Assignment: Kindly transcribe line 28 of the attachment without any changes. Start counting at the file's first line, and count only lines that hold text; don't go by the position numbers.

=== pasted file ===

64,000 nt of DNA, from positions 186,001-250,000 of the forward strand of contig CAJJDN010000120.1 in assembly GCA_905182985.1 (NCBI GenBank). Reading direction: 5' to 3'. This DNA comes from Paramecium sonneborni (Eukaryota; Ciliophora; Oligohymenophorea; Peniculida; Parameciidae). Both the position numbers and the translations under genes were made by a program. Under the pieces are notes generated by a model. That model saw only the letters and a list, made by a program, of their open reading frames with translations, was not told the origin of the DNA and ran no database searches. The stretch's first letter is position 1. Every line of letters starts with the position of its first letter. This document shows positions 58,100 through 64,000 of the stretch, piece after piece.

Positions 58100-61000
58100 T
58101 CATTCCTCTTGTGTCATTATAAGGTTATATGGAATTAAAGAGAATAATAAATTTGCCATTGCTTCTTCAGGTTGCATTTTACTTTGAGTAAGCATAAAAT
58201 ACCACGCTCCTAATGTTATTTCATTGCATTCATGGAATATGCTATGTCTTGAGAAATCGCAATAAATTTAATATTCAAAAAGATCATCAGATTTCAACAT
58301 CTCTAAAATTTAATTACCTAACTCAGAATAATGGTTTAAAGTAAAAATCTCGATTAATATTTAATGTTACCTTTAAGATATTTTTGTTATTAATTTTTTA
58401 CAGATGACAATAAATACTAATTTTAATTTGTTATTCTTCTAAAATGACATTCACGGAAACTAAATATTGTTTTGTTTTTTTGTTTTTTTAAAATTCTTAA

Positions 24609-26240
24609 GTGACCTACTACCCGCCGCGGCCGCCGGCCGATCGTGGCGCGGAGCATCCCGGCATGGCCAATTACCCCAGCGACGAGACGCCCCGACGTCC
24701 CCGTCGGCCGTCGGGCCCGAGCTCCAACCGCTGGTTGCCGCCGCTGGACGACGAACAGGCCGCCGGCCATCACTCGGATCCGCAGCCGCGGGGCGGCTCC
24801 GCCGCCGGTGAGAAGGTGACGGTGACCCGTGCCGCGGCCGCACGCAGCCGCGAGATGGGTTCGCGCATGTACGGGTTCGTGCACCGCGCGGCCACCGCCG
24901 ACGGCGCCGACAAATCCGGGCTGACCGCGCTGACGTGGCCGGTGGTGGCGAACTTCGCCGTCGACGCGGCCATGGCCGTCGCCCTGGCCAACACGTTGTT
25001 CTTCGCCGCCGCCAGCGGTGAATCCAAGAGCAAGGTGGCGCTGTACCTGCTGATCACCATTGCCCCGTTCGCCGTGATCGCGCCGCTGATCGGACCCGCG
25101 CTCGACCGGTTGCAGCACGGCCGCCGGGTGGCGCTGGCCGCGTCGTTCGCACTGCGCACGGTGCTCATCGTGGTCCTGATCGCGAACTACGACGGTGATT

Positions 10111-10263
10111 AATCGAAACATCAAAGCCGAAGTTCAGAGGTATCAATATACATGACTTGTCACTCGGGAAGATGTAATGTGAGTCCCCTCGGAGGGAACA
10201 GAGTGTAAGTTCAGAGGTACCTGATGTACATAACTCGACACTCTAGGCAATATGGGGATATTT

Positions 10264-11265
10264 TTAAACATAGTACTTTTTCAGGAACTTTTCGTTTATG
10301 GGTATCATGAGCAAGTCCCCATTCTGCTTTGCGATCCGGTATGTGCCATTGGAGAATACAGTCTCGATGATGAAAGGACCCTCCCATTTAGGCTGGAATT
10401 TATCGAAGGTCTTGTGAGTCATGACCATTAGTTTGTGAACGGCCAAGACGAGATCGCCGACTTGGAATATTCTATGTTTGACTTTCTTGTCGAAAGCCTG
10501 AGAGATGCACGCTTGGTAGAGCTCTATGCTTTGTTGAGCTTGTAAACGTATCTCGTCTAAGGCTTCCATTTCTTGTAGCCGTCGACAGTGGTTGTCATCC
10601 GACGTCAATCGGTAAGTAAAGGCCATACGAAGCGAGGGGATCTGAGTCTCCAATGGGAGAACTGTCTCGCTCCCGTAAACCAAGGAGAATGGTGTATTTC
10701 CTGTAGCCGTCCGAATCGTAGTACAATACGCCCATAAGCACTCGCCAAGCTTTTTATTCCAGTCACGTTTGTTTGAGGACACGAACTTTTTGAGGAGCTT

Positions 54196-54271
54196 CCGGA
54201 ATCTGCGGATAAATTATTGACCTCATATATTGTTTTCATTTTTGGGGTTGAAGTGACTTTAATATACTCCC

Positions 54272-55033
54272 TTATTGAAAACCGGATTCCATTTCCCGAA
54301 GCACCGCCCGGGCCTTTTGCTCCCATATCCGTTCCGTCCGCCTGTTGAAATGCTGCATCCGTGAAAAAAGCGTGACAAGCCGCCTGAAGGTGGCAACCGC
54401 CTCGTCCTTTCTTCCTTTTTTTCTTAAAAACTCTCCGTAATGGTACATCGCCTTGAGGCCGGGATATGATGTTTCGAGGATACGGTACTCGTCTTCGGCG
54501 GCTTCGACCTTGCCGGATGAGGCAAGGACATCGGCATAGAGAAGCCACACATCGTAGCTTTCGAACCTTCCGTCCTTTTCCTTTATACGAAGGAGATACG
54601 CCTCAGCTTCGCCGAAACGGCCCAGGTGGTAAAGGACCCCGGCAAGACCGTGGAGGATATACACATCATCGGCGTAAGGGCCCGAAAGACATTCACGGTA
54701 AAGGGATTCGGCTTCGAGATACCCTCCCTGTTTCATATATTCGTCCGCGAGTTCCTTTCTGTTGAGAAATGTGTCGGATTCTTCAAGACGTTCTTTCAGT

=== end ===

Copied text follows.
Positions 54272-55033